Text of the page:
Discovering castles, ancient villages and sanctuaries
The spirit of Middle Ages in Casentino
Set off from the nearest place, Castel Focognano, whose origins date back to Etruscan time, as the archaeological site of Pieve a Socana witnesses with its Romanic church, built on the ruins – still visible – of an ancient Etruscan sanctuary from the V century B.C. Castel Focognano is named after a fortified castle built around year 1000 and destroyed three centuries later by bishop Guido Tarlati. Visit its last fascinating bastion, the little Tower of Ronda, which currently houses the Centro di Documentazione sulla Cultura Rurale del Casentino, a centre dedicated to the rural culture of Casentino, especially to the ancient tools for the production of milk and wool.
Move on then to the nearby town of Pratovecchio-Stia, where you can follow Dante Alighieri’s footsteps. During his exile he was hosted by the Conti Guidi in the castles of Romena and Porciano. Cross the drawbridge of the first fortress, go past the donjon and get to the parade ground where in 1901 the poet Gabiele d’Annunzio set his tent. Then reach Porciano and enjoy the view of the tall palace tower, which in autumn is turned into a scarlet red by the bold Virginia creeper climbing its walls.
You cannot say you have really experienced the Middle Ages spirit of Casentino unless you visit the Castle of Poppi, the most majestic among the fortresses built by the Guidi family. It is below its tower that the Guelphs and Ghibellines fought the famous Campaldino battle in 1289, which Dante Alighieri and Cecco Angiolieri took part in too. Nowadays it is a favourite tourist destination in the area and in the summer it becomes the suggestive framework for cultural events and festivals.
Now, if after quenching your thirst for knowledge you feel like feeding your body as well, move just a few kilometres away to discover traditional restaurants and inns, where you can have tortelli di patate or taste some delicious acquacotta, served in its typical crock pot with a glass of Morellone del Casentino wine.
La Verna, Camaldoli and the catholic sanctuaries of Casentino
Our spirituality is deeply rooted in the territory of Casentino.
Wrapped around by a monumental fir and beech forest, La Verna Sanctuary rises up on an unmistakable summit on top of three sheer slopes, and it is visible from everywhere in Casentino and from the high part of Valtiberina. In 1224 Saint Francis withdrew to La Verna mountain for his ordinary spiritual exercises: here he received the Stigmata from God, the seals of Christ’s Passion. Saint Francis’s powerful legacy is in every corner of the Sanctuary, whose articulated structure cherishes numerous artistic, spiritual and historical treasures.
The Camaldoli Hermitage lies in the peace and quiet of the forest too. Founded by San Romualdo at the beginning of the XI century, it is still nowadays the original home of the Benedictine Congregation of Camaldolesi monks. In the nearby Monastery, the religious community is open to sharing and welcomes visitors in the Foresteria, a meeting and conversation space open to everyone.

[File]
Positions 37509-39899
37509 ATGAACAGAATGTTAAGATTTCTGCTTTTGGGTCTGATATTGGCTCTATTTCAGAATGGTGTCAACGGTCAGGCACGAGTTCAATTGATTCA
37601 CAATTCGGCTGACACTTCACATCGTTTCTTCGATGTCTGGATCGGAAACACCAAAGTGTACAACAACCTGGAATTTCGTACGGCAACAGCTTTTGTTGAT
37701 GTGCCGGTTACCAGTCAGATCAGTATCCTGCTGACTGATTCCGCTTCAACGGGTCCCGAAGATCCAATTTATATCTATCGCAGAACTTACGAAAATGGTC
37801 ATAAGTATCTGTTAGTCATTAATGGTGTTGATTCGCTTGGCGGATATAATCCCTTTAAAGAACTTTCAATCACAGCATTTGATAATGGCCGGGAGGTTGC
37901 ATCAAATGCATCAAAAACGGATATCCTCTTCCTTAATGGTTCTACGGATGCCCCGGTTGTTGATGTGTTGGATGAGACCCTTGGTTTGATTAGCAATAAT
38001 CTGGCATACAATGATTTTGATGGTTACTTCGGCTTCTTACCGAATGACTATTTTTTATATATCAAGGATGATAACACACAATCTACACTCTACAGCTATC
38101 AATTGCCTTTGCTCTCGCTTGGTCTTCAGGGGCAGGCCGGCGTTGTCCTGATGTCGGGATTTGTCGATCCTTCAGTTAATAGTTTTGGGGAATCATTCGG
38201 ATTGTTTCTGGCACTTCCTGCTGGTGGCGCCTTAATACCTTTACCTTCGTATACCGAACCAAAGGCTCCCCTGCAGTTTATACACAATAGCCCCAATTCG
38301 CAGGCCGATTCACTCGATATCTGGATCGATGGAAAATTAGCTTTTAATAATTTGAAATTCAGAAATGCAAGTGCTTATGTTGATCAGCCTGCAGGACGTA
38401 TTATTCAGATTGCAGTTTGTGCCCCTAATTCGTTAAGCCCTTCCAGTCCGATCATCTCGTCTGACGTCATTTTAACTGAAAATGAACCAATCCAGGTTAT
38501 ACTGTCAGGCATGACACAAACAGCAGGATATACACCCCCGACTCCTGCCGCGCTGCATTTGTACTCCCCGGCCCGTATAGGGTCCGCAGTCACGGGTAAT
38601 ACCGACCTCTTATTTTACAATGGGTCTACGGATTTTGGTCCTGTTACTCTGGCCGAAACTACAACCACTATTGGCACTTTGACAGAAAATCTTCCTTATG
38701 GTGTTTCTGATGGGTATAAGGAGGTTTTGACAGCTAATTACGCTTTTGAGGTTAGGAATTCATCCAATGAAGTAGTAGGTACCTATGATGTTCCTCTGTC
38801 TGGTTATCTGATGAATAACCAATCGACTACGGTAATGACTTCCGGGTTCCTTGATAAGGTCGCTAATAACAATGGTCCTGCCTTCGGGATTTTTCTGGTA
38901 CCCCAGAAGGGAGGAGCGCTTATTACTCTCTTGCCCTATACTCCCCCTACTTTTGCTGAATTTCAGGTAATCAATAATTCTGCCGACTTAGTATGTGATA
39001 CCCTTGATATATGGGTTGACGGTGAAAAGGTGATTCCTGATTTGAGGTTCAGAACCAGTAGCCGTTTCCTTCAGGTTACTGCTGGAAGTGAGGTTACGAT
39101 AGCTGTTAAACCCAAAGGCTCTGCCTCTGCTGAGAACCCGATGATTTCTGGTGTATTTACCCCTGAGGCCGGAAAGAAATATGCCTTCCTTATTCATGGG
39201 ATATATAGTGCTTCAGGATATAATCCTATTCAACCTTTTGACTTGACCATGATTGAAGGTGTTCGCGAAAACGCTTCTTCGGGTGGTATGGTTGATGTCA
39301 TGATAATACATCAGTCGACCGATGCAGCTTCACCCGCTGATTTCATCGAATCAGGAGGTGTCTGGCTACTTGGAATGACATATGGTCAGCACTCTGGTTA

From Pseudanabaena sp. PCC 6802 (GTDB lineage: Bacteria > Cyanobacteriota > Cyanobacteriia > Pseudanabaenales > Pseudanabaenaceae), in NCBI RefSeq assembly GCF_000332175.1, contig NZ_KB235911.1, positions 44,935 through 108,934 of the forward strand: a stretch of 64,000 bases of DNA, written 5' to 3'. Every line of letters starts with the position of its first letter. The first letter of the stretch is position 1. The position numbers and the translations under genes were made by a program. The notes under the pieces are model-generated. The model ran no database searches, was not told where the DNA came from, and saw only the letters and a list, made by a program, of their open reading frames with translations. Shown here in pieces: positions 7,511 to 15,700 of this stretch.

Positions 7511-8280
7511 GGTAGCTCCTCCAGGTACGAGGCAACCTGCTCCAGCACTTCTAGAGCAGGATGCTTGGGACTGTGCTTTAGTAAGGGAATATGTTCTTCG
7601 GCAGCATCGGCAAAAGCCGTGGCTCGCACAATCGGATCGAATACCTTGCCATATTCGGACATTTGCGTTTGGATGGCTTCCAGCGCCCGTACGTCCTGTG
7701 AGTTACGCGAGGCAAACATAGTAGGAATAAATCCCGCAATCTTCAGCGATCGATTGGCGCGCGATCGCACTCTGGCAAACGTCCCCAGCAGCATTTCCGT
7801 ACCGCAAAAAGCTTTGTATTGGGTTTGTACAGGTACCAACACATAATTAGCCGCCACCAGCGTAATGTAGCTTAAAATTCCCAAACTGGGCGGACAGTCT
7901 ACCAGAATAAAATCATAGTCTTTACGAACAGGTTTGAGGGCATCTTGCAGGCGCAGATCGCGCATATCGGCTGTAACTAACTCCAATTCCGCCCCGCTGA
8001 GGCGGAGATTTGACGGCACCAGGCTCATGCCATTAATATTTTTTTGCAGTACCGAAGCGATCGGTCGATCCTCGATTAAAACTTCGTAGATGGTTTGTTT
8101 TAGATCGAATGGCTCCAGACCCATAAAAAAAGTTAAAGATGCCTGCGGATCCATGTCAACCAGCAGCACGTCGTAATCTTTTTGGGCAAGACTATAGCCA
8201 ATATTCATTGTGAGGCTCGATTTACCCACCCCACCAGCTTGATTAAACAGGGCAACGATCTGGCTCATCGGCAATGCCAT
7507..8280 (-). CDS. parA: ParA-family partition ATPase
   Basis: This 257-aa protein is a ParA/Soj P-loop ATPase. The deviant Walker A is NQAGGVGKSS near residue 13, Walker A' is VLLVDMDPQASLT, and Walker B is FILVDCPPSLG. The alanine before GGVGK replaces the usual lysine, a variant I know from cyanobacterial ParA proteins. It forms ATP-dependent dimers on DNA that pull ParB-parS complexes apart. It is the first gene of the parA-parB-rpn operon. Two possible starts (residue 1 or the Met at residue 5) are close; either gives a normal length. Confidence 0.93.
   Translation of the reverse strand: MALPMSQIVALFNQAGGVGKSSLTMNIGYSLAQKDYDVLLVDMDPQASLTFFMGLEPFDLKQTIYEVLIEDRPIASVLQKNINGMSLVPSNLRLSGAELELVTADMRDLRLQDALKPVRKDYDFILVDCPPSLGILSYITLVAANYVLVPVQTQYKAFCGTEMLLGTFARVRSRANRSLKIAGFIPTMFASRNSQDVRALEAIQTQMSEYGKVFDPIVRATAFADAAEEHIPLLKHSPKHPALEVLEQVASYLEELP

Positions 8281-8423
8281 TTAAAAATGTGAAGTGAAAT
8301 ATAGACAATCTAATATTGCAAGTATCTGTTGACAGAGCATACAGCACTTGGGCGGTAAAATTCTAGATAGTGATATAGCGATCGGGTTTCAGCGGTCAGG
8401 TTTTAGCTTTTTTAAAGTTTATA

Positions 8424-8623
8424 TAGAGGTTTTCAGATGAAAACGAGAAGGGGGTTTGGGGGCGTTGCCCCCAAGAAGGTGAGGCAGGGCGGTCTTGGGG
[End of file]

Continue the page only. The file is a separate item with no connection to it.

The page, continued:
Smaller, but not less fascinating, are the Sanctuaries of Santa Maria del Sasso, in Bibbiena, and Santa Maria delle Grazie, just few kilometres from Stia. They were both built in places where, according to tradition, the Virgin Mary had appeared and are decorated with fine terracottas by Giovanni and Andrea della Robbia.
Arezzo, the town of Saracino
Do you want to indulge yourself with another place to visit? Get into your car and leave the Podere: in half an hour you will be in Arezzo, hometown to the Renaissance poet Francesco Petrarca and Guido Monaco, the inventor of music notes. One of the main Etruscan towns in Tuscany, Arezzo experienced its utmost expansion in the Roman Age and Middle Ages, under the guidance of the bishop Guido Tarlati. The glorious legacy of the past is found in the rich cultural and artistic heritage: churches, cathedrals and town squares celebrate the genius of Piero Della Francesca and Giorgio Vasari, who greatly contributed to outline the fascinating historical centre. It is exactly Piazza Vasari – better known as Piazza Grande – the unique framework of the Joust of the Saracen (Giostra del Saracino), an ancient knightly competition dating back to the Middle Ages, which is brought to life again every year in June and September at the drum rolls and clarion blares. And if you are lucky enough to visit Arezzo in the first weekend of the month, you will be able to purchase some fine handicrafts or a precious relic while walking among the booths of the renowned Antiques Fair.
Has Tuscany conquered your heart? With its central position, Podere Sant’Egidio is just an hour drive from Florence and Siena, or you can drive on to Perugia, in Umbria, to further discover the centre of Italy.